We All Become our Mothers (Mother’s Day 2022)

American Studies professor and champion cake baker. Making the world a better place.

My mother was a Force of Nature, whose personality was so strong that I still feel myself peeking out from her shadow. Even though she’s been gone for 25 years, I’m still not happy about it. Then I feel guilty.

Because that’s how mothers are. No matter how nurturing, no matter how much they represent your Past and your Home, mothers always make you feel guilty. And there is always something that your mother did well that you still can’t do.

Mom with my 1-year-old brother. About to get her doctorate, she was 8 months pregnant with me.

My mother was a larger-than-life character. When she was in her sixties, she had her picture taken posing as Eleanor Roosevelt in a famous photo. Of course, she then gave us large framed copies as a Christmas present. I thought it was really pretentious, but then she actually did meet Eleanor Roosevelt, as a college student on the committee to support the United Nations in 1950.

Eleanor Roosevelt and students for the UN, @1950. Mom with her back to photo.

She wrote her Master’s thesis on the propaganda in the speeches of Joseph McCarthy. This was in 1955, when McCarthy was still in power. I wonder what the university thought of that. She could have been black-balled from future jobs. Did they tell her to tone it down? Just don’t publish it anywhere? She was a rabble-rouser, in an every day way.

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I Do Not Consent to the Googles

Hmmm, I hope selecting this image for the post didn’t start a purchase. I am Not Paying For it!

“Why is my phone telling me the weather in Seattle? I didn’t ask for that!”

My long-suffering spouse looks at me, sighing, and says, “That’s Google Assistant.”

“I didn’t turn on Google Assistant. I didn’t give it permission. Why is it doing this?”

She shouts towards my phone, “Hey Google….” Nothing happens. “It must not recognize me.”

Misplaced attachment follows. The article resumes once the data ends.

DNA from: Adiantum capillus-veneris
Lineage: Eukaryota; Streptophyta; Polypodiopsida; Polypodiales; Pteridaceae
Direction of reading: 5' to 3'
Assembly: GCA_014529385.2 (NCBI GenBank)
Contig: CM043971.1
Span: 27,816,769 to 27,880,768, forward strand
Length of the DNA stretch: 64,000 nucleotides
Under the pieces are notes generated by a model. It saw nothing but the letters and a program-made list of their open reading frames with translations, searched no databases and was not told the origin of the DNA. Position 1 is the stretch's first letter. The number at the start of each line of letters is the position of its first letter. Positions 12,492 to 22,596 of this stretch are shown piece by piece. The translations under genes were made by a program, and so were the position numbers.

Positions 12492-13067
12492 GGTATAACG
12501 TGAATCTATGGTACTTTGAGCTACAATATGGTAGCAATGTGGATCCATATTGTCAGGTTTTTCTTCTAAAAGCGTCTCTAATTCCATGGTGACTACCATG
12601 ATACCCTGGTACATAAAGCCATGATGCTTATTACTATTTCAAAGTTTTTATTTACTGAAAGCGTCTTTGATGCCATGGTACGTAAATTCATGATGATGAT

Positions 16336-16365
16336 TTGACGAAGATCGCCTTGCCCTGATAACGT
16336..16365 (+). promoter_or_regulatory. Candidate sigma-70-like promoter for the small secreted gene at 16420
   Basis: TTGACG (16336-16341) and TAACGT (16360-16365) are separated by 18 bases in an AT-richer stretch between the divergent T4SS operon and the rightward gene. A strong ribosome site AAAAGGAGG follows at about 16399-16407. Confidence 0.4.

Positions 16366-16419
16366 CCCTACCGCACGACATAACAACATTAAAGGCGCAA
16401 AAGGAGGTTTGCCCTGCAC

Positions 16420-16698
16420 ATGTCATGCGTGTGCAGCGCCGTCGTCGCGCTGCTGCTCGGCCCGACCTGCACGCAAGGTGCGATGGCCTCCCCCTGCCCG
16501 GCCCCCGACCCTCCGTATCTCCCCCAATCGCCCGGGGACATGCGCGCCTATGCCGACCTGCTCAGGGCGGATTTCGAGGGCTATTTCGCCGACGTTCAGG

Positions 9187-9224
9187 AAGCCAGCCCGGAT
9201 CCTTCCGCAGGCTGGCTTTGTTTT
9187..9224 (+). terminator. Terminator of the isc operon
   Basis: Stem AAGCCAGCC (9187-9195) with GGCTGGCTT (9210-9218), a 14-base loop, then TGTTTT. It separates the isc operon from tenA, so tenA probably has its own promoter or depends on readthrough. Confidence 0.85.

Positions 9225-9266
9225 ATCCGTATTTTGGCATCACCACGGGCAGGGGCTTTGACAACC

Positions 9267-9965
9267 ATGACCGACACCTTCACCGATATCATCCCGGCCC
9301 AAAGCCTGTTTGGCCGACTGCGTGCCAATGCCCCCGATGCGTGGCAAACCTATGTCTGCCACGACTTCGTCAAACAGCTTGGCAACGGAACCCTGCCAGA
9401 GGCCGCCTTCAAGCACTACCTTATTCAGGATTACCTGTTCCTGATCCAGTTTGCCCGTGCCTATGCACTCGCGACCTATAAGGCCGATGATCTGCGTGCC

“Why would it recognize you? It’s not on.” Ignoring my own retort, I bark at my phone. “Hey, you Google…”

Nothing, of course, happens, other than a cheery notification that tells me what the baseball scores are from games that happened seven hours ago. The baseball games which I had already watched and could already tell you who scored what when with runners on base over which pitch count.

Off the Grid Is Impossible

I do not Hey Google. I respect you if you do, but I don’t believe in talking to objects. I don’t believe we should have robots listening throughout the house to our every activity. I don’t have seeing eyes peering out the front door to spy on mischievous-looking passers-by nor do I have glowing orbs in my bedroom, blinking to notify me that there might be a lost dog three miles away.

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Last Night I Dreamed of Algebra and the Taliban

Note: An oldie but even more relevant today. Sometimes history doesn’t repeat itself. Perhaps this time x= (order- fear) * the whole world is watching

From 2018…

The subconsciousness is a strange device. It’s our human CPU, running subroutines in the background. When we shut down for the night, it keeps running, energetically trying to solve all the world’s problems.  How the universe was formed. Whether there is life on other planets. What x equals. Why cruelty exists.

American Conservatory Theater production
From SF American Conservatory Theater production of Khalid Hosseini’s book, photo from Playbook.

A Thousand Suns… Some Not So Splendid

Last Thursday, I sat mesmerized during San Francisco’s American Conservatory Theater production of A Thousand Splendid Suns. This play, based on the best-selling novel by Khalid Hosseini, is the story of women enduring the Afghanistan Civil Wars and the rise of the Taliban in the late 1990s. I choose the word enduring carefully because it is the core verb that women in the play use to express what must be done. Afghanistan under the severity of the Taliban interpretation of Sharia Law was as perilous a place for women as any; endure is what they must.

Learn this now and learn it well, my daughter: Like a compass needle that points north, a man’s accusing finger always finds a woman. Always. You remember that, Mariam….There is only one, only one skill a woman like you and me needs in life, and they don’t teach it in school . . . Only one skill. And it’s this: tahamul. Endure . . . It’s our lot in life, Mariam. Women like us. We endure. It’s all we have.
–Nana in A Thousand Splendid Suns

I don’t know if Hosseini read his Faulkner.

DILSEY.
They endured.
–Last line of The Sound and the Fury

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